* This work was performed at Grupo Inmunovirologia, Sede de Investigación Universitaria, Calle 62 #52-59, laboratorio 532, Medellín –Colombia.


Sepsis is considered the main cause of death in non-coronary intensive care units and one of the most common causes in the general population worldwide, with a mortality rate close to 30% and an annual increase in the incidence rate of 9%. This syndrome is complex and involves a continuum of pathological processes of varying severity, including different clinical stages such as sepsis, severe sepsis and septic shock.1 The immune response to sepsis is characterized by an initial pro-inflammatory phase manifested by high levels of the tumor necrosis factor- α (TNF- α ), interleukin (IL) 1 β , IL-6, IL-8, leukotrienes, adhesion molecules and reactive oxygen species.2 The second phase is characterized by anti-inflammatory mediators produced for limiting the inflammatory process; however, patients who survive the initial phase of sepsis may develop a state of immunosuppression.3

Inmmunosupression during sepsis, also known as compensatory anti-inflammatory response syndrome (CARS), 4 is characterized by defects in phagocytosis, antigen processing and presentation, apoptosis of dendritic cells, neutrophils and T and B lymphocytes, functional alteration of monocytes induced by the low expression of class II histocompatibility molecules, and the increased production of anti-inflammatory cytokines like IL-4, IL-10, TGF- β and the soluble receptor of TNF- α.5,6 During the immunosuppressive stage, patients are prone to acquire secondary infections and therefore the probability of death increases.7

The balance between the pro- and anti-inflammatory events of the immune response is a critical event in the outcome of the patient and, although soluble anti-inflammatory mediators have been described as key components of the evolution of sepsis, little is known about the role of lymphocytes of the innate immunity that can mediate immune regulation. Diverse evidence supports the importance of natural killer (NK) cells and γδ T lymphocytes during sepsis. 8-11 However, the role of these cells during the pathogenesis of the disease is yet controversial, mainly because most of the available knowledge comes from animal models whose data cannot be easily transferred into the humans. 8-11 Considering that innate lymphocytes could play an important role during both, the pro-inflammatory and the immune suppressive stages of sepsis, the aim of the present study was to evaluate the frequency, phenotype and functional response of NK and γδ T cells in a cohort of patients with different manifestations of the septic syndrome.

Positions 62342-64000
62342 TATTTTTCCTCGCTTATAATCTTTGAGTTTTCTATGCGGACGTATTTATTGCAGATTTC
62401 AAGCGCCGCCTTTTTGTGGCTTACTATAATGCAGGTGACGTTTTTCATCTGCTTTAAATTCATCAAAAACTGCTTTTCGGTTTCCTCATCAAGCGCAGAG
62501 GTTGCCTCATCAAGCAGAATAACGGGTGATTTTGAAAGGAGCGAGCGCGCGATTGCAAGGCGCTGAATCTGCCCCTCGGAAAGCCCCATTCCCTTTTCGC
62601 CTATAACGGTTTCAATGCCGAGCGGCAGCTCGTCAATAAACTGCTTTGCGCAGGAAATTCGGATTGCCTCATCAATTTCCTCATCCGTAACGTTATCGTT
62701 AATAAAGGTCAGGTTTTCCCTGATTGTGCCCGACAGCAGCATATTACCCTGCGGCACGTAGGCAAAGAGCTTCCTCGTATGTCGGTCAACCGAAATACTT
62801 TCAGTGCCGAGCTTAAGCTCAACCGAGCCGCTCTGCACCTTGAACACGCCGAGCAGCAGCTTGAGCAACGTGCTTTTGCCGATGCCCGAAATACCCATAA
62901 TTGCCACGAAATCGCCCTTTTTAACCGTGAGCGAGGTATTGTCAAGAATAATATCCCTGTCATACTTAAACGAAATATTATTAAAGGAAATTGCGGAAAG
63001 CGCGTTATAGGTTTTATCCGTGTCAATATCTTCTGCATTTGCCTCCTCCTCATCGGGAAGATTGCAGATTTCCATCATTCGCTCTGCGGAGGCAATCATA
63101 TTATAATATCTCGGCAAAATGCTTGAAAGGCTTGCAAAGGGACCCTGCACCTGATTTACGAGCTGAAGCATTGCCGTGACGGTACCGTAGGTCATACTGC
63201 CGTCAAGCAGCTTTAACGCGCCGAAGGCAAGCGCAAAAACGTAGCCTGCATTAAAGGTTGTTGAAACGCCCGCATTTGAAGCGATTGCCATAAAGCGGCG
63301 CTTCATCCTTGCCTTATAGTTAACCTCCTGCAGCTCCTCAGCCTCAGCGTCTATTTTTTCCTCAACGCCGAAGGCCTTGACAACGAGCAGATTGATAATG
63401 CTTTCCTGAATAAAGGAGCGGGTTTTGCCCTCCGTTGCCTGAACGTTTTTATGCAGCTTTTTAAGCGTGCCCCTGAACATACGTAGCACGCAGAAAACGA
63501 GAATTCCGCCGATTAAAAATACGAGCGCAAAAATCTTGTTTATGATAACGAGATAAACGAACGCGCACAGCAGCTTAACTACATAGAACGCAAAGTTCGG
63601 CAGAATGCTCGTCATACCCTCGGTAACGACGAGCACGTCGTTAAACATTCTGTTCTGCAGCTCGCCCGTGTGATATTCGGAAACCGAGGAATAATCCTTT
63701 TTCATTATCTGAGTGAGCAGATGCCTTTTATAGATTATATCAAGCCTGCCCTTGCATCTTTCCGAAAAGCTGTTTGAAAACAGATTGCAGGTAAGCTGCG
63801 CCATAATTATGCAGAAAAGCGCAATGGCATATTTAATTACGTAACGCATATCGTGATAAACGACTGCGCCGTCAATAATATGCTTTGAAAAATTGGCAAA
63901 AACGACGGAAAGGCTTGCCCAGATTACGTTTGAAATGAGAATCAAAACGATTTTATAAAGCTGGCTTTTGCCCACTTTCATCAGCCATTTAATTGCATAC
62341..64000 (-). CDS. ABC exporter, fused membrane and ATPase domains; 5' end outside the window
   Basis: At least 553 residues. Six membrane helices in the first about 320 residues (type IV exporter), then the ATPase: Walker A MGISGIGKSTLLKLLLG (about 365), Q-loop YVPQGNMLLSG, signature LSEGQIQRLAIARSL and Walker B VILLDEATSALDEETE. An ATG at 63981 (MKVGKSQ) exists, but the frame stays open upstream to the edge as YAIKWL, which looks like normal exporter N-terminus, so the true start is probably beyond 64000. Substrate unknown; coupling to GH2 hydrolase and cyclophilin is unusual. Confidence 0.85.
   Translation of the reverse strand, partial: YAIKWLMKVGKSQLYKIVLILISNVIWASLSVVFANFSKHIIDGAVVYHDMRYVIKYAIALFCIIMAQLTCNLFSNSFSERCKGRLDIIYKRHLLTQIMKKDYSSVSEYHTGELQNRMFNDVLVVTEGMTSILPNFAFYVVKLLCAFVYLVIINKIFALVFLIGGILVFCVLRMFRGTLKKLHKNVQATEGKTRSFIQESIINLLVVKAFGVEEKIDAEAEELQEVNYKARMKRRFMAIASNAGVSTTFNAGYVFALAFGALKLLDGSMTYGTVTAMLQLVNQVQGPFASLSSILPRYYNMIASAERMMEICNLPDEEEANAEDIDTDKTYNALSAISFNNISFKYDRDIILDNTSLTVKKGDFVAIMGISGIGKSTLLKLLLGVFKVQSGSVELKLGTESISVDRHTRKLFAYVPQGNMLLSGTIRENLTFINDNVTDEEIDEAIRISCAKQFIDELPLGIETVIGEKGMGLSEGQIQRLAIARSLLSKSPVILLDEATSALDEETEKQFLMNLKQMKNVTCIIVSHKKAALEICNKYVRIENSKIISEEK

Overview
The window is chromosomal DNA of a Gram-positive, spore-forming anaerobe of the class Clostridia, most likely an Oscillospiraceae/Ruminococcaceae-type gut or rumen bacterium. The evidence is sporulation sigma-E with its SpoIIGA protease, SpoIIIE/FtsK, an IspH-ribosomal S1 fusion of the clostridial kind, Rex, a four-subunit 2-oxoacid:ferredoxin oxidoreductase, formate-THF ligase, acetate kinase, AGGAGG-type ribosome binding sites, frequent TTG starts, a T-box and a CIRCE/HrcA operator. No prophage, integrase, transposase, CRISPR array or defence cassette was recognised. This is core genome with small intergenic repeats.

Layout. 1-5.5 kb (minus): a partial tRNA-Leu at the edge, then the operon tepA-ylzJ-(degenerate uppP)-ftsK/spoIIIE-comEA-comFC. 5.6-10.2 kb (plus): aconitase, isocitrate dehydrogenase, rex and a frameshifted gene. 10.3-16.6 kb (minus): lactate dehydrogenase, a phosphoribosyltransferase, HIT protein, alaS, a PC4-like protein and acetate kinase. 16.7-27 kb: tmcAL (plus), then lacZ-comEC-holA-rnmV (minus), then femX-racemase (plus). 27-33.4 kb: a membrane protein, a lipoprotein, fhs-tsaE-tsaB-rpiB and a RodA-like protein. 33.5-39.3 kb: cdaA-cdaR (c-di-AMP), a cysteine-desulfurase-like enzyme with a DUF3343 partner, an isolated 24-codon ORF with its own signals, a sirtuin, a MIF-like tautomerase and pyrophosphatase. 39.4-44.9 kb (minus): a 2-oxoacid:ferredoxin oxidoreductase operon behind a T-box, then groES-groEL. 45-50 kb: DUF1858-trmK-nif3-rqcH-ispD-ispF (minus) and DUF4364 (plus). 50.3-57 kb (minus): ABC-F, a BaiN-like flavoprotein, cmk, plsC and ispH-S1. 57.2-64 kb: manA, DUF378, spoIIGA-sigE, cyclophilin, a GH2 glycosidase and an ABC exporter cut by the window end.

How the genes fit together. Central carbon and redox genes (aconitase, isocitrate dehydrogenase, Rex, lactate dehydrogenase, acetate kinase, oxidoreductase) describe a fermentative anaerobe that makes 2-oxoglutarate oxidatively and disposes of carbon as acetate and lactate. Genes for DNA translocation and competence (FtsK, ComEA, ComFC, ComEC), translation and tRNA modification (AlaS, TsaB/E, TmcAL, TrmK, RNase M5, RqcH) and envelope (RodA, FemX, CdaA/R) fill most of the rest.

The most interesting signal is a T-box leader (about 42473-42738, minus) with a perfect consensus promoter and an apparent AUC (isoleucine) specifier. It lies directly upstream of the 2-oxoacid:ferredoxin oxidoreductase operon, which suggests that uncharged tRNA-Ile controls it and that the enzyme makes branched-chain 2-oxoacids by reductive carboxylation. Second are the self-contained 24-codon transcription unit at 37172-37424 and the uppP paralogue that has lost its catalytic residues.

Materials and methods

Patients and study design

This cross-sectional study with prospective data collection included 114 patients with sepsis admitted to the emergency department (ED) or to intensive care units (ICUs) at the "Hospital Universitario San Vicente de Paúl" (Medellín, Colombia). This is a 550-beds, fourth level University Hospital with an admission rate of approximately 1,800 patients per month through the ED, and it is a reference institution for a region of approximately 3 million habitants. Patients in this study belong to a larger cohort examined for the research " Toward an operative diagnosis in sepsis: a latent class approach ". 12 All patients were >18 years old with clinical suspicion of infection, and were admitted in the ED or ICUs within 24 hours before recruitment to the study. Sepsis and severe sepsis were defined by clinical consensus of three experts with clinical practice in internal medicine, infectious diseases and intensive care. This consensus followed the criteria proposed by the last international conference of sepsis definitions. 13

The general protocol for each patient after recruitment and within 24 hours was: collection of baseline clinical data; calculation of entrance Sepsis Organ Failure Assessment (SOFA) score; Acute Physiology and Chronic Health Evaluation (APACHE II) score, and blood sampling (one EDTA tube of 10 ml). During seven days, patients were monitored with daily recording of any relevant data registered in medical or nurse records, using a standardized case report form. The local scientific ethical committee (" Comité de ética del Centro de Investigaciones Médicas de la Facultad de Medicina de la Universidad de Antioquia" ) approved sample collection on the basis of informed consent. To provide a panel of values from healthy donors, we included peripheral blood samples from eight adults, four males, with median age of 46 years within the range of 39-49 years.